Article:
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The Stocks Stealth Bear Market

Stock-Markets / Stocks Bear Market May 22, 2008 - 07:51 AM GMT

By: Money_and_Markets


Best Financial Markets Analysis ArticleLast year, when the Dow was hovering near its all-time high of 14,198, I issued my forecast that the next big move in the stock market would be a sharp decline to 11,600.

On January 22 of this year, the Dow hit 11,634.82. Since then, it's been seesawing up and down, gyrating wildly, yet with an upward bias, reaching as high as 13,136.69 on May 19.

What gives with the Dow Jones Industrial Average? How about the S&P 500? And the Nasdaq?

Where are these indexes headed? With all the terrible news on the U.S. economy, why hasn't Wall Street crashed in one giant bear market? Could it be that rather than falling out of bed, stocks are actually entering a new bull market?

If you've been asking yourself questions like these, you're not alone. Virtually every investor in the U.S. is asking the same ones.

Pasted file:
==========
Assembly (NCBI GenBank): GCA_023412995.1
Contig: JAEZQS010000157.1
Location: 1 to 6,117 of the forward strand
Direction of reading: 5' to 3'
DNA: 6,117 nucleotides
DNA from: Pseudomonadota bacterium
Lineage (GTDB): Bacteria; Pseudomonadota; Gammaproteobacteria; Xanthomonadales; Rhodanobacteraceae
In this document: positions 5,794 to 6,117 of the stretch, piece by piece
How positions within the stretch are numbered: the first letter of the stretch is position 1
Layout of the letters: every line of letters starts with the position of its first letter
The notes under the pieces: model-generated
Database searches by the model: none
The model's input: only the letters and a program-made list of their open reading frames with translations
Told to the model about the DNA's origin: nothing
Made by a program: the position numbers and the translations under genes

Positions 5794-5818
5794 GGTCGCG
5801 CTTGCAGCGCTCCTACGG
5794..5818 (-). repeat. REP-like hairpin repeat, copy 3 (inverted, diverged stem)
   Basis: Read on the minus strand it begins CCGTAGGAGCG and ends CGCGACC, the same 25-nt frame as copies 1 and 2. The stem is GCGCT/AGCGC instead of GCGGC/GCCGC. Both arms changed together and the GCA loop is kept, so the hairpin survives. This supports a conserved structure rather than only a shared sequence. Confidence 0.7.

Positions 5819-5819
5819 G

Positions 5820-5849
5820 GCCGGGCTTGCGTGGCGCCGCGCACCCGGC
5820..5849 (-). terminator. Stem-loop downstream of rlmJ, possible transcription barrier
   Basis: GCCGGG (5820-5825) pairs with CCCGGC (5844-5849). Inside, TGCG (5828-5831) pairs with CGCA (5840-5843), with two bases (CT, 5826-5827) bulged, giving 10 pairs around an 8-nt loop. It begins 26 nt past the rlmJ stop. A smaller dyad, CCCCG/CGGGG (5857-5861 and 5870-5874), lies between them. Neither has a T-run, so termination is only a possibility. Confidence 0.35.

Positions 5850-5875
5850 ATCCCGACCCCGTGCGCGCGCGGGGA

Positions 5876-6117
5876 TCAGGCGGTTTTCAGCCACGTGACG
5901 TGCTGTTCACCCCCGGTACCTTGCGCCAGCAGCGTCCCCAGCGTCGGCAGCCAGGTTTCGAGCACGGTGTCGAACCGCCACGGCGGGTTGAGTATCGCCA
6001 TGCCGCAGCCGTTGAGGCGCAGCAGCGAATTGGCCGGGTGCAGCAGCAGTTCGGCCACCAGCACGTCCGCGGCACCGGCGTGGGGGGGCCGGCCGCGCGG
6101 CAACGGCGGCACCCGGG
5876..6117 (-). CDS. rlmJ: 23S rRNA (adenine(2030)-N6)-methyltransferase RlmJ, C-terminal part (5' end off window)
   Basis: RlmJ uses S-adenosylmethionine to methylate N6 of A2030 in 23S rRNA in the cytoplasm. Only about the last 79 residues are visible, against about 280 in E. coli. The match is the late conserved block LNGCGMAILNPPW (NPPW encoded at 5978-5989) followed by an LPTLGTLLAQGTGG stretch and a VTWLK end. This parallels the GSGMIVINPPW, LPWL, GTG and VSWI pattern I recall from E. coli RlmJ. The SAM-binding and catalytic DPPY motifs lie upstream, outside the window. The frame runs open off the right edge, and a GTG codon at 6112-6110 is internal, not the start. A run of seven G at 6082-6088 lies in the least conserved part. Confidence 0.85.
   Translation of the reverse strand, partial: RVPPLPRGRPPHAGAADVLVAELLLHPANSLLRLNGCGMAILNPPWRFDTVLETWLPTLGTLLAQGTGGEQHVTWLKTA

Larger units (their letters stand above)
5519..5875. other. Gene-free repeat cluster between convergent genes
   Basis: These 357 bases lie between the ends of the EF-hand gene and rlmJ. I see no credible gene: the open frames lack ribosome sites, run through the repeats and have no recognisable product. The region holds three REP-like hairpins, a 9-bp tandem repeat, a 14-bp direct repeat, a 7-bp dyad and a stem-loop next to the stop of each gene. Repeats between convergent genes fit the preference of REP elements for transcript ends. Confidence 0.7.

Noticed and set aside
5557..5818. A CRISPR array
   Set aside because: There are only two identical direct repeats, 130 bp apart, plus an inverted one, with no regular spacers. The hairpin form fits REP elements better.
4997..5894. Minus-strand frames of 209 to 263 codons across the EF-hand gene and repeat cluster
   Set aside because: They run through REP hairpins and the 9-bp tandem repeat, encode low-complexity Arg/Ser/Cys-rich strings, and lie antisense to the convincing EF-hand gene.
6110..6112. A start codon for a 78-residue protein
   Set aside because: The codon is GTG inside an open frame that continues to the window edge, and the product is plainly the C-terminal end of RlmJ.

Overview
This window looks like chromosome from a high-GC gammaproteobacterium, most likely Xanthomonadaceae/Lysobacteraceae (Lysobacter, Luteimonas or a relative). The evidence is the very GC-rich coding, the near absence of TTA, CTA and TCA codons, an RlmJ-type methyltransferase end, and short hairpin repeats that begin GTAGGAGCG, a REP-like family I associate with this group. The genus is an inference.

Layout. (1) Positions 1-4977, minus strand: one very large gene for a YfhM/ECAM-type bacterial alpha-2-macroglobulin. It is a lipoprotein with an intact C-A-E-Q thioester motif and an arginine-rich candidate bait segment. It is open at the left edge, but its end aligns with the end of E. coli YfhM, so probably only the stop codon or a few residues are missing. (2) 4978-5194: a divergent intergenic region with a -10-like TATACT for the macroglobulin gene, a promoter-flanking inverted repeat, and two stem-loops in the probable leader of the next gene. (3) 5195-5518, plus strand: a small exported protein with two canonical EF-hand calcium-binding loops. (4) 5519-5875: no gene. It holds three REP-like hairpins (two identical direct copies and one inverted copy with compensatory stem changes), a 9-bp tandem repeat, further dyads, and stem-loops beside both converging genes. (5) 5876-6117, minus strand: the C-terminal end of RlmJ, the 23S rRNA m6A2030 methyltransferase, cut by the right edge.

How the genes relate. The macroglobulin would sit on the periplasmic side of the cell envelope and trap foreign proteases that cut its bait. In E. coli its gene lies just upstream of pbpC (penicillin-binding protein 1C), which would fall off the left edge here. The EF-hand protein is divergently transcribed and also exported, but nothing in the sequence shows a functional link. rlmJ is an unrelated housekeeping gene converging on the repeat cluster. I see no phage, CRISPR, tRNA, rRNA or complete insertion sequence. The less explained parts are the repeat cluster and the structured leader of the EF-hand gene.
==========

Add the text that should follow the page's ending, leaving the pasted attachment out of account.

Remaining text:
In this issue of Money and Markets , I'll give you my answers and more.

But before I get started, let me lay down one crucial law of today's economies and asset prices that you must keep in the forefront of your mind ...

All asset prices fluctuate between two extremes — periods when their prices are below inflation-adjusted levels, and periods when they exceed their inflation-adjusted prices.

Put another way, all assets eventually seek out their inflation-adjusted real price, no matter what.

In sharp contrast to the protracted slump in the U.S. stock markets, commodities are exploding.
In sharp contrast to the protracted slump in the U.S. stock markets, commodities are exploding.

For instance, in the 1980s and '90s, when investors worldwide became enamored with the stock markets, the prices of natural resources and commodities fell way below their inflation-adjusted prices, in many cases back to prices not seen since the Great Depression.